A hospice is where you go to die. Too often, a hospital is the same thing. And it's by design! Where else do you see concentrated so many germ-infested people with weakened immune systems concentrate in one place coughing all over each other? I heard once that half of hospital deaths, probably moreso in developing countries, could be attributed to unclean water and subsequent diarrheal disease. One of the most effective things a doctor can do is wash his hands. But a number of doctors and other hospital staff can't even be bothered to use soap. Beyond that, what else sets one hospital apart from another?

One thing foreigners in Vietnam worry about is quality healthcare, especially if they are retirees or have families with children. The quality of hospitals in Vietnam is increasing as the country has been developing over the past two decades but it's far from the standards of developed countries, including Asian neighbors who were once provincial backwaters compared to Saigon. The Vietnamese and foreign doctors working in Vietnam are surely capable of most quotidian treatments and non-complex surgeries but for more serious treatment many expats opt to fly out of Vietnam. Bumangrad Hospital in Bangkok is the hospital of choice for many expats in Vietnam and they're used to accepting medical tourists. One day, the Vietnamese tourism industry will figure out that people, without wasting further money on marketing, will come back to your country if you provide them good service the first time.

The question is:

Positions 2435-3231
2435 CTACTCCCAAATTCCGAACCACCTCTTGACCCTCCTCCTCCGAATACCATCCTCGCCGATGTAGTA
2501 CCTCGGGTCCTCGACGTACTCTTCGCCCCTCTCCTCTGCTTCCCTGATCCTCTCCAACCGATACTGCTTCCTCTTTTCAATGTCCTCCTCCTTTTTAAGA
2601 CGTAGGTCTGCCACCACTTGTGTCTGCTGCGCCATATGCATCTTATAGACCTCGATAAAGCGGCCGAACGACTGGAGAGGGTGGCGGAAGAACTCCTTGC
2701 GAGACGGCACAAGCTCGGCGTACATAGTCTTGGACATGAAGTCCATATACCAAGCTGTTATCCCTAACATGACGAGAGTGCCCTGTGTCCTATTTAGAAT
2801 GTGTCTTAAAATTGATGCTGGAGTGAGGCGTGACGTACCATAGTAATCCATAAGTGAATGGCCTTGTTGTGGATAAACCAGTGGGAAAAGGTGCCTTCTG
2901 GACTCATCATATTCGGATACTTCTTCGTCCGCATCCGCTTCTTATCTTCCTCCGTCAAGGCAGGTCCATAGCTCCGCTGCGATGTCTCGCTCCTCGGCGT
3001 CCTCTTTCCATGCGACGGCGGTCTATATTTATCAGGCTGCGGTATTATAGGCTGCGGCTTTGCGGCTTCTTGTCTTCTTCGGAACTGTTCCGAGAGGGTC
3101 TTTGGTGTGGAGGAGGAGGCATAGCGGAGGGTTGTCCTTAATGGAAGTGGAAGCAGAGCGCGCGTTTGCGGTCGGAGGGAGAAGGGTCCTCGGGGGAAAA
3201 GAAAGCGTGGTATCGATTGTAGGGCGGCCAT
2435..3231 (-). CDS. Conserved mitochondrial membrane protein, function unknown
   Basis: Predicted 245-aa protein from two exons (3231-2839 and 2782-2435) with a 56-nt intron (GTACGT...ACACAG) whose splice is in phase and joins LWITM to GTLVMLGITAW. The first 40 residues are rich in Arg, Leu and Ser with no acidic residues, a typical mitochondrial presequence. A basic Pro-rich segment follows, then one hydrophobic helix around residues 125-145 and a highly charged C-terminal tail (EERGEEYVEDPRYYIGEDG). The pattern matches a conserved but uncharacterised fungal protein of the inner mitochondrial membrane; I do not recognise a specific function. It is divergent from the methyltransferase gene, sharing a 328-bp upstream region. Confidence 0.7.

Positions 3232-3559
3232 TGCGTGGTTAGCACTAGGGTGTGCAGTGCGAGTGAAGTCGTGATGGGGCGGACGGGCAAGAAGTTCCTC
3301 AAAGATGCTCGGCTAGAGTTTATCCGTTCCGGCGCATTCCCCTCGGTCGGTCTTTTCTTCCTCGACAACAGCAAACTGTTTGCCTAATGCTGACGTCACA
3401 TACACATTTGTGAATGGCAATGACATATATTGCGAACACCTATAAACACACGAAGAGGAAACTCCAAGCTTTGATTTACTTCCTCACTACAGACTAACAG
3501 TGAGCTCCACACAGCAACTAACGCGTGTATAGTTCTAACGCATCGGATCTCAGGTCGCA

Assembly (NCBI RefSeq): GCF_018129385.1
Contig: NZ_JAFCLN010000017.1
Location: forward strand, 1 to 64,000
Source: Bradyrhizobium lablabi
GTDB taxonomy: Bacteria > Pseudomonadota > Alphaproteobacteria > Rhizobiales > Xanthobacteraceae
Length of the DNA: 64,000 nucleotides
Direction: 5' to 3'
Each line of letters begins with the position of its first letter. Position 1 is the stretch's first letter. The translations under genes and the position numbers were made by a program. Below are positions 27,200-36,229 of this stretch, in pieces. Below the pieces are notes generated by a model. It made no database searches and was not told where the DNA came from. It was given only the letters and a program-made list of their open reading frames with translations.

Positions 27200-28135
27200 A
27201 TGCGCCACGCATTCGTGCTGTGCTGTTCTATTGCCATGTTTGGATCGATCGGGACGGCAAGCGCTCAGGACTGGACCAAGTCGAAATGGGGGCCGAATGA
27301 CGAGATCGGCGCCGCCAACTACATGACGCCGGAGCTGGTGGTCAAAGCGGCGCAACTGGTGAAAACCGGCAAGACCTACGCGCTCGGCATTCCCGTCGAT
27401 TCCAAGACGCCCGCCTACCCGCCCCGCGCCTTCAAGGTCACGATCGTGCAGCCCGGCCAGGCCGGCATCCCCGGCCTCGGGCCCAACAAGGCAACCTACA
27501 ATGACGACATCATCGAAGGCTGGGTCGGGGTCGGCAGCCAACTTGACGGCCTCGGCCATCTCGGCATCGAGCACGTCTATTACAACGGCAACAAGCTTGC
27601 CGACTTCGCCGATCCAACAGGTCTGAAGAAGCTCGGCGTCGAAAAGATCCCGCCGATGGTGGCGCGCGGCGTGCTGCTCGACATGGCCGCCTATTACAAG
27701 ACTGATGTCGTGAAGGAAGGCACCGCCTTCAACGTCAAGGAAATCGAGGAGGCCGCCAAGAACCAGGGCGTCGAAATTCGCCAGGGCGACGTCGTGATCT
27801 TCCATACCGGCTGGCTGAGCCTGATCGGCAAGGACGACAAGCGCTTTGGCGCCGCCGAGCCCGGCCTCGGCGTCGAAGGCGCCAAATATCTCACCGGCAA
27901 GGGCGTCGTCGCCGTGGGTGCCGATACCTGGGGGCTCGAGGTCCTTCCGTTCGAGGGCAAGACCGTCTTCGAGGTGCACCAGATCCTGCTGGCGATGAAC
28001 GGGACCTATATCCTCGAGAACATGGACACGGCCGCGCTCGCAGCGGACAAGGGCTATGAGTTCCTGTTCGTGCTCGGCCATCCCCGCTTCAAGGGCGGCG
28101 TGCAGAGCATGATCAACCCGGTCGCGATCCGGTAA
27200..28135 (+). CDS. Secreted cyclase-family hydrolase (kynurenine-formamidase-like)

Where are the region's best hospitals?

And the follow-up question: How do you determine how good a hospital is?

Country Best Average top 10 Average top 5
Hong Kong5320061137
The above data was collected from's January 2012 world rankings of some 17000 hospitals. You can read more about their ranking there, which isn't necessarily directly scoring the quality of a hospital and requires that the hospital has some presence online. One can only make assumptions about the quality of any hospital that doesn't have even a basic website these days. While most of the best hospitals in the world are in the United States, many are also in Japan. And I don't think any eastern/oriental medicine clinics are included here.

Countries are sorted by the average score of their top 10 hospitals. A hospital's score is based on how much research they do. I guess research hospitals are good hospitals and unfortunately Vietnam does poorly when it comes to doing and encouraging scientific research. [Vietnam fails to pay salaries to professors based on academic output and Vietnamese students aren't taught by the researchers either. Vietnam fails to convince many researchers who go abroad to come back, partly to the poor environment for scientific research.] A good research hospital will have the state-of-the-art when it comes to diseases they specialize in. Sometimes they may be the only place in the world with knowledge and treatment for rare diseases, and sometimes that could all be in the hands and head of one doctor.

Surprisingly, Taiwan beats Japan. And Thailand beats Singapore.

So the Philippines has a good (low) score for their top hospital although a very poor score for their top 10 average. The Philippines seems attractive due to its best hospital being an eye hospital which probably conducts medical research on illnesses of the eye that has been published. Except for eye surgery, expats there might generally still fly abroad for significant medical treatment, Hong Kong or Bangkok.